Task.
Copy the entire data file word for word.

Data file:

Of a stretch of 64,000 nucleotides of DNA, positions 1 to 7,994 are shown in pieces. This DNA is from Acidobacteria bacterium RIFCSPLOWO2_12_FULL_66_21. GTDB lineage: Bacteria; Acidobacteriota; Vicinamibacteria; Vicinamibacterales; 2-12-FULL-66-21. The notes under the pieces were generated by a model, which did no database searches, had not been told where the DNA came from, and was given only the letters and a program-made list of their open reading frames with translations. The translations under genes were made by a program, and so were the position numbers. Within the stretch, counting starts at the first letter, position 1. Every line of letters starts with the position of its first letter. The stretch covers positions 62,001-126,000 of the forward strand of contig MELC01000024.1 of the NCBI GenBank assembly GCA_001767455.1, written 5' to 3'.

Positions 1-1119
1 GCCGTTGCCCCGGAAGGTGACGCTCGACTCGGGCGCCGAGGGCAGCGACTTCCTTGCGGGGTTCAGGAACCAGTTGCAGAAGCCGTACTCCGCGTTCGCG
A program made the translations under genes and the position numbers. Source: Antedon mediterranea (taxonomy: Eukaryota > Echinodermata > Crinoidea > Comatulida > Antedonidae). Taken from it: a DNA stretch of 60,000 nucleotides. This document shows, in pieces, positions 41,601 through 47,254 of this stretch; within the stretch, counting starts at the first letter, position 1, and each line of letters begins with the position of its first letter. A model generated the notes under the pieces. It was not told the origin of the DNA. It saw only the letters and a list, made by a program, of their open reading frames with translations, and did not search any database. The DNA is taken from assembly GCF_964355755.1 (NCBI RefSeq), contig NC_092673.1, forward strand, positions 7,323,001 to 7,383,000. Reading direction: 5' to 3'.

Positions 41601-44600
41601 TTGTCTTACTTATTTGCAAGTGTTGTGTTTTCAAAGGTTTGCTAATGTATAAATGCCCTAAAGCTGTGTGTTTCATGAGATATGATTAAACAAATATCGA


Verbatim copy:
Of a stretch of 64,000 nucleotides of DNA, positions 1 to 7,994 are shown in pieces. This DNA is from Acidobacteria bacterium RIFCSPLOWO2_12_FULL_66_21. GTDB lineage: Bacteria; Acidobacteriota; Vicinamibacteria; Vicinamibacterales; 2-12-FULL-66-21. The notes under the pieces were generated by a model, which did no database searches, had not been told where the DNA came from, and was given only the letters and a program-made list of their open reading frames with translations. The translations under genes were made by a program, and so were the position numbers. Within the stretch, counting starts at the first letter, position 1. Every line of letters starts with the position of its first letter. The stretch covers positions 62,001-126,000 of the forward strand of contig MELC01000024.1 of the NCBI GenBank assembly GCA_001767455.1, written 5' to 3'.

Positions 1-1119
1 GCCGTTGCCCCGGAAGGTGACGCTCGACTCGGGCGCCGAGGGCAGCGACTTCCTTGCGGGGTTCAGGAACCAGTTGCAGAAGCCGTACTCCGCGTTCGCG
A program made the translations under genes and the position numbers. Source: Antedon mediterranea (taxonomy: Eukaryota > Echinodermata > Crinoidea > Comatulida > Antedonidae). Taken from it: a DNA stretch of 60,000 nucleotides. This document shows, in pieces, positions 41,601 through 47,254 of this stretch; within the stretch, counting starts at the first letter, position 1, and each line of letters begins with the position of its first letter. A model generated the notes under the pieces. It was not told the origin of the DNA. It saw only the letters and a list, made by a program, of their open reading frames with translations, and did not search any database. The DNA is taken from assembly GCF_964355755.1 (NCBI RefSeq), contig NC_092673.1, forward strand, positions 7,323,001 to 7,383,000. Reading direction: 5' to 3'.

Positions 41601-44600
41601 TTGTCTTACTTATTTGCAAGTGTTGTGTTTTCAAAGGTTTGCTAATGTATAAATGCCCTAAAGCTGTGTGTTTCATGAGATATGATTAAACAAATATCGA